Having recently finished the novel Lost and Wanted by Nell Freudenberger, I peeked at a smattering of the many reviews written about this novel, each claiming Lost and Wantedfor its own select cause: feminism/gender equality, race issues, friendship issues, parent-child issues (multi-generational), science and society, science and belief/religion, elitism in education, social fads, and on and on. But Lost and Wantedis about all of these issues, and yet none of them. To single out a “cause” from the novel does not do it justice. It is simply a book about modern day life and the trials and tribulations of an empathic, talented and very intelligent woman navigating her way through life on earth and the cosmos at large.
Helen is a forty-something year-old highly successful professor of physics at MIT. She has made seminal discoveries in her realm of theoretical physics, is highly sought as a keynote speaker on the lecture circuit, and manages a lab of postdoctoral fellows and graduate students. As the story commences, Helen has just lost a close friend from her college days to complications from the autoimmune disease, Lupus. Helen struggles to control her guilt at the slow and steady fissures that had been erupting between her and Charlie (aka Charlotte), and the inevitable rift that began to form between them. When Charlie’s husband Terence and their strong-willed 8 year-old daughter, Simmy (aka Simona) come from their home in California to Boston, where Helen and her 7 year-old son Jack live—as well as Charlie’s parents, Freudenberger’s talents in depicting complex and compelling characters become evident. Friction between ne’er-do-well surfer-husband Terence and Charlie’s upper-middle class parents leads Terence and Simmy to move out of the in-laws’ space and rent the lower level unit in Helen and Jack’s home, allowing a unique friendship and new-found mutual appreciation between Helen and Terence to surface, as well as between Jack and Simmy.
This is a well-developed and clever, intellectual novel, describing realistic and interesting people, among them two key scientists: Helen, and long-time friend, colleague and collaborator, Neil—a fellow physicist working with the LIGO (Laser Interferometer Gravitational-Wave Observatory)team that was founded to detect gravitational waves and essentially test Einstein’s predictions that violent cosmic explosions can cause ripples in the fabric of space-time. Indeed, 3 of the founders of the LIGO program were awarded the 2015 Nobel Prize in physics for this very discovery. Author Nell Freudenberger, who to the best of my understanding does not possess a graduate degree in physics or astronomy, has done a masterful job in reviving the excitement and basics of the discoveries made during this period to the readers of Lost and Wanted. More than that, however, she has managed to clash with the science by enlisting belief and the supernatural, through mysterious texts that Helen receives from Charlie’s stolen phone after her death.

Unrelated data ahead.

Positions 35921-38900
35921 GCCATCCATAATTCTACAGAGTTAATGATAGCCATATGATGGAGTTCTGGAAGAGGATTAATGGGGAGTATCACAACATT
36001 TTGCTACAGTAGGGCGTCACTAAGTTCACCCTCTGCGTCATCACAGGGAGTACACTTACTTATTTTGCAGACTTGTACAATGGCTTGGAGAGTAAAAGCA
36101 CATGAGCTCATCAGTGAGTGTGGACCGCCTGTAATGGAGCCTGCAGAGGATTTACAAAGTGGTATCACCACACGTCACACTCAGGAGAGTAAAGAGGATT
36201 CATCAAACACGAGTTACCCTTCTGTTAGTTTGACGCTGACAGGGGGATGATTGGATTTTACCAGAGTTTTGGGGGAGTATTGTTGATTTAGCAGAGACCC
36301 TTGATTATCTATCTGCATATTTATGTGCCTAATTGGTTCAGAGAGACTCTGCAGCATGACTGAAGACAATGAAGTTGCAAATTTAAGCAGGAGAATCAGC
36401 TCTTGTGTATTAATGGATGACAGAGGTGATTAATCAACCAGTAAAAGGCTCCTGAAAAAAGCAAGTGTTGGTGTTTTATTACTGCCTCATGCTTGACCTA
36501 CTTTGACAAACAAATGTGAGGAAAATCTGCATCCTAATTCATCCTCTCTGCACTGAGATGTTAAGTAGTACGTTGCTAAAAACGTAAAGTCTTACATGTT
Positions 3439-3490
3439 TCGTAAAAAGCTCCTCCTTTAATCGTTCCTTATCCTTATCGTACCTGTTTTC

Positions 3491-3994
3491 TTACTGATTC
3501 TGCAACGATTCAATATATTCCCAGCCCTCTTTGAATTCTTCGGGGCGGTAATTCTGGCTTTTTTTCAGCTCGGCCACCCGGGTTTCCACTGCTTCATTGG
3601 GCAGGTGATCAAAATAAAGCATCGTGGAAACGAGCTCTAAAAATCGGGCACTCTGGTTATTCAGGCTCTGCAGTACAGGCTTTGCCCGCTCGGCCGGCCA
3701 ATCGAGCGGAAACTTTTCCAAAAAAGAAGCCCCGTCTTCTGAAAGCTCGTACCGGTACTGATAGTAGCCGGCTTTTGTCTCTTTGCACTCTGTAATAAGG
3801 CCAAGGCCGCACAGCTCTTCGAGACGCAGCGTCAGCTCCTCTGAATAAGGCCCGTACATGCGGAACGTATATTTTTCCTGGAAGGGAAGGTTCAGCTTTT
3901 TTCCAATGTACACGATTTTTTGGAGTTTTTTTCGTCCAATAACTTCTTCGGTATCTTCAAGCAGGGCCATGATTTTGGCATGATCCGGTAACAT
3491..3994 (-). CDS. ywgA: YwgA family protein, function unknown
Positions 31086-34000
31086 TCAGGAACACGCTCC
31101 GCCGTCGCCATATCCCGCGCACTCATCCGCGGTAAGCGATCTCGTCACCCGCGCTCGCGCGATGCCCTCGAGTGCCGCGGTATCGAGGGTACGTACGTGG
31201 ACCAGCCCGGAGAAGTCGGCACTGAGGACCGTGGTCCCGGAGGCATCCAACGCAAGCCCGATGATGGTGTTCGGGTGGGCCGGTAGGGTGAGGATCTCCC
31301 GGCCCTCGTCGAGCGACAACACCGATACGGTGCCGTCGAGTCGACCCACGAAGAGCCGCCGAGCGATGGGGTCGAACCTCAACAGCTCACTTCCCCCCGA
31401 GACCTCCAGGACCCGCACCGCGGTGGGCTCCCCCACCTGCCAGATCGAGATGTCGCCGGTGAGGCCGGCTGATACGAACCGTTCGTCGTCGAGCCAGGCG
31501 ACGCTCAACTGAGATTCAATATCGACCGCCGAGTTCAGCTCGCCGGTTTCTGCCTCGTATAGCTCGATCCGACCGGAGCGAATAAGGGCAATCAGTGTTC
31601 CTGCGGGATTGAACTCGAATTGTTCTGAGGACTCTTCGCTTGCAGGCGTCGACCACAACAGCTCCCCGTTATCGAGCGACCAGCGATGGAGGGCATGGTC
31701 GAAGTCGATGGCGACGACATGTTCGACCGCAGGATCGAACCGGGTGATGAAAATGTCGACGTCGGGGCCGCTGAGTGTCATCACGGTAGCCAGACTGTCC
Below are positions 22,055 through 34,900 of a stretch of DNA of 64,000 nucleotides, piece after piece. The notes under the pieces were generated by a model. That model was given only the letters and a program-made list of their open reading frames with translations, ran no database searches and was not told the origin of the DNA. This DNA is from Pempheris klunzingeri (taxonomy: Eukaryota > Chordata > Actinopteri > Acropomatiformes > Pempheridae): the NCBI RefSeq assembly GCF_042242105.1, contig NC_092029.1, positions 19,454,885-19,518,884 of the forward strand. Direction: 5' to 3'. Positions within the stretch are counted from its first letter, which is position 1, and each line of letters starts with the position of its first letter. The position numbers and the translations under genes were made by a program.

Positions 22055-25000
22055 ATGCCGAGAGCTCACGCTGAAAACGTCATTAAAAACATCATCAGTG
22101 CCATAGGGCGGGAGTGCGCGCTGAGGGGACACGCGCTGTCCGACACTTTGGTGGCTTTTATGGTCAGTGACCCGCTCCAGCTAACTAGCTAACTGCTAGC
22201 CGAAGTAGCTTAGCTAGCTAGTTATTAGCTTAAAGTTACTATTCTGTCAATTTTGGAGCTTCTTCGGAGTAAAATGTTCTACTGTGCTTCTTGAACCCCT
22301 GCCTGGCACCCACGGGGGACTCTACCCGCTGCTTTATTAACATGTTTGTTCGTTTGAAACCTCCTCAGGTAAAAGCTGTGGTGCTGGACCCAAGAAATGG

Lost and Wanted, however, is so much more than a LabLit novel. The relationships between children and their parents are artfully described—not only Jack and Simmy with Helen and Terence, but also the relationships between the adults and their parents. The novel is delightfully embedded with wit and humor: for example, when Helen returns home from a scientific meeting in Switzerland to find her babysitting parents each sprawled out on the floor—her father to unclog the kitchen pipes (due to the artichoke leaves her mother insists are necessary for a proper nutritious lunch), and her mother in a yoga position—she is reminded of a conversation with her sister in which they discussed the possibility that “mom retired too early.”
Lost and Wanted is perhaps an exceptional novel because, like the LIGO inferometers and the massive LIGO collaborations, the novel manages to integrate so many moving parts—all of them balancing each other without distracting. Ultimately, the sum is greater than any of the many individual (and significant) themes dealt with in the writing, making the novel an entertaining but also illuminating experience—one that makes many (gravitational) ripples.